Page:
UN Security Council hears climate fears of small island states

Unusual debate at UN HQ in New York highlights security concerns of world’s most climate vulnerable countries 

Security Council  Meeting  Implementation of the note by the President of the Security Council (S/2010/507) Security Council Working Methods Letter dated 8 October 2014 from the Permanent Representative of Argentina to the United Nations addressed to the Secretary-General (S/2014/725

The Security Council Chamber at the UN headquarters in New York (Pic: UN photos)

By Ed King

Leaders of small island states warned the UN Security Council on Thursday their future is under threat from climate change as rising sea levels eat away at their coastlines.

The prime ministers of Samoa and Jamaica joined UN secretary general Ban Ki-moon at the unusual session, which was also addressed by China, Russia, the UK, France and US.

Ban told envoys he hoped debate at Council level would aid negotiations on a UN-backed greenhouse gas cutting deal, due to be finalised in Paris this December.

Recent storms affecting Vanuatu, Kiribati, Tuvalu and the Solomon Islands were forcing small islands to redefine the concept of security suggested Maldives foreign secretary Ali Naseer Mohamed.

“Our small size, geographic isolation, and high exposure to impacts like powerful tropical storms and other extremes make it challenging to prepare for a disaster before it strikes,” he said.

Tuvalu’s envoy to the UN Sunema Pie Simati revealed the tiny country had lost four islands since 2000, two of them after Cyclone Pam this year. The nation of 4 atolls and 5 main islands, has over 120 in total.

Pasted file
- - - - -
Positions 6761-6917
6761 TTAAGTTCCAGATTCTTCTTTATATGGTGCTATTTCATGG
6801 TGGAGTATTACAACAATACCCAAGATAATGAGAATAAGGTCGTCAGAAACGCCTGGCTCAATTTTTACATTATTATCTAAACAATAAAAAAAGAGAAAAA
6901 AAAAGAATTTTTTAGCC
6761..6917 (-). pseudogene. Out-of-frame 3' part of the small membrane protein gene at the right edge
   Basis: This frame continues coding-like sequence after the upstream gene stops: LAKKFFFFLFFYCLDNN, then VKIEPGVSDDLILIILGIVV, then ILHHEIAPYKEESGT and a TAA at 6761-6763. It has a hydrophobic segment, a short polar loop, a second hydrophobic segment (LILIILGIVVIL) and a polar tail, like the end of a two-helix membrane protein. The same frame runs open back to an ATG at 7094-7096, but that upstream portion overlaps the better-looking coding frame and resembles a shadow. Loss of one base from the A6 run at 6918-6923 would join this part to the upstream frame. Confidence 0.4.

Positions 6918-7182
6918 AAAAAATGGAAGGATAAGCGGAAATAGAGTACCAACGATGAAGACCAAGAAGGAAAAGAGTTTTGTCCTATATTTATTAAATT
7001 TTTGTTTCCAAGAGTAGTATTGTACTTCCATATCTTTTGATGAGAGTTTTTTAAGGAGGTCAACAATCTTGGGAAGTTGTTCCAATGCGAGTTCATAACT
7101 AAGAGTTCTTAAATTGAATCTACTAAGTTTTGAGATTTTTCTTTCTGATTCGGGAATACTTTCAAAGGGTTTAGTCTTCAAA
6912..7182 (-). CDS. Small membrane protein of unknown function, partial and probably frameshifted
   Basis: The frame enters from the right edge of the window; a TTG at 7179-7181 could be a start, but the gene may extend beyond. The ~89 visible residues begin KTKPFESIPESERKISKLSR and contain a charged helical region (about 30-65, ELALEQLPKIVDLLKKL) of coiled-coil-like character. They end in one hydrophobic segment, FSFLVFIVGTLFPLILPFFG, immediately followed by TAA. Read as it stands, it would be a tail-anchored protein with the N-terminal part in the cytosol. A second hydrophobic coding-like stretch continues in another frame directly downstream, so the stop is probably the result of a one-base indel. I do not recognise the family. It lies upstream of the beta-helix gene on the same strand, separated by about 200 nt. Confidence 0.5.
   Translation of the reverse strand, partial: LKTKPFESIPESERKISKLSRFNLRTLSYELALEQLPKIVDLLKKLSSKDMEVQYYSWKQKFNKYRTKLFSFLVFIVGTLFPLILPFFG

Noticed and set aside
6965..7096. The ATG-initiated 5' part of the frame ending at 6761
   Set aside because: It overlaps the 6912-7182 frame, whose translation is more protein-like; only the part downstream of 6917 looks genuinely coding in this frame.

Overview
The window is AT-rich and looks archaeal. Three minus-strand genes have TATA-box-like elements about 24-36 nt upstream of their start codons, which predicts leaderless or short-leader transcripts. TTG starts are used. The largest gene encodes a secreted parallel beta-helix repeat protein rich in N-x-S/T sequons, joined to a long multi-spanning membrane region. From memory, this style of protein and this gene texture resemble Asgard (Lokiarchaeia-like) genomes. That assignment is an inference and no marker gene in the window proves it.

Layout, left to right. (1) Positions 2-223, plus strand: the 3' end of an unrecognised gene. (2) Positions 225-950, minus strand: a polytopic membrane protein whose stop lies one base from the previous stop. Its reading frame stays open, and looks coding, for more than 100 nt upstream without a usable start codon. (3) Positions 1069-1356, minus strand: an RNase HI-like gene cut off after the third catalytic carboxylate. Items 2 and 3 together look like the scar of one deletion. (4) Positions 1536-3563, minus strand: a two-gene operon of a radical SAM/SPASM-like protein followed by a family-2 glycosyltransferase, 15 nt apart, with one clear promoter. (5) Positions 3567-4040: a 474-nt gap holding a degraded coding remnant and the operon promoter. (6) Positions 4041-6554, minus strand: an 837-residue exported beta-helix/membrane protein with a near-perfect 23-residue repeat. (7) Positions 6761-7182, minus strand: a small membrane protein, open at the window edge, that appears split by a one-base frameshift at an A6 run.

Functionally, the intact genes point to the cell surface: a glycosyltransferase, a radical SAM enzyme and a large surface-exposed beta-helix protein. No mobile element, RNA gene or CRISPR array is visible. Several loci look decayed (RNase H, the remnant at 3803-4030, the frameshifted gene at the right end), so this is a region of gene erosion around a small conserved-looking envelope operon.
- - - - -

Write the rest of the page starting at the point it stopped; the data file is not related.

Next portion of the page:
“That’s how fast our islands can disappear, in the blink of an eye,” she added.

Maldives minister: Warming above 1.5C will overwhelm islands

The UN rates 52 countries as small island developing states, which are dotted across the Pacific, Indian and Atlantic oceans.

Last year the UN’s IPCC climate science panel said sea levels had risen 20cm since 1900. Experts at the US National Oceanic and Atmospheric Administration say that rate is now increasing.

A previous attempt in 2013 to get the Security Council to debate climate change was rejected by China, India and Russia, who said the UN’s climate convention is the proper place for these debates.

But this year’s New Zealand sponsored discussion received wide support, with 75 countries making statements.

UK ambassador Matthew Rycroft warned of mass migration and economic damage if climate change progressed “unchecked”, with Kiribati already buying lands in Fiji as an exit strategy.

“The risk climate change poses goes beyond our shores and those of small islands,” he said.

“Left unaddressed, climate change could constitute one of the gravest threats to international peace and security for generations.”

Speaking to RTCC before he addressed the Council, Maldives minister Mohamed said the debate was “just the beginning” and expressed hopes it would take a more active role in highlighting climate concerns.

“This is unprecedented at the highest level,” he said. “The international will and intention is there, and we believe that’s a good thing, but it is political support that is required.”

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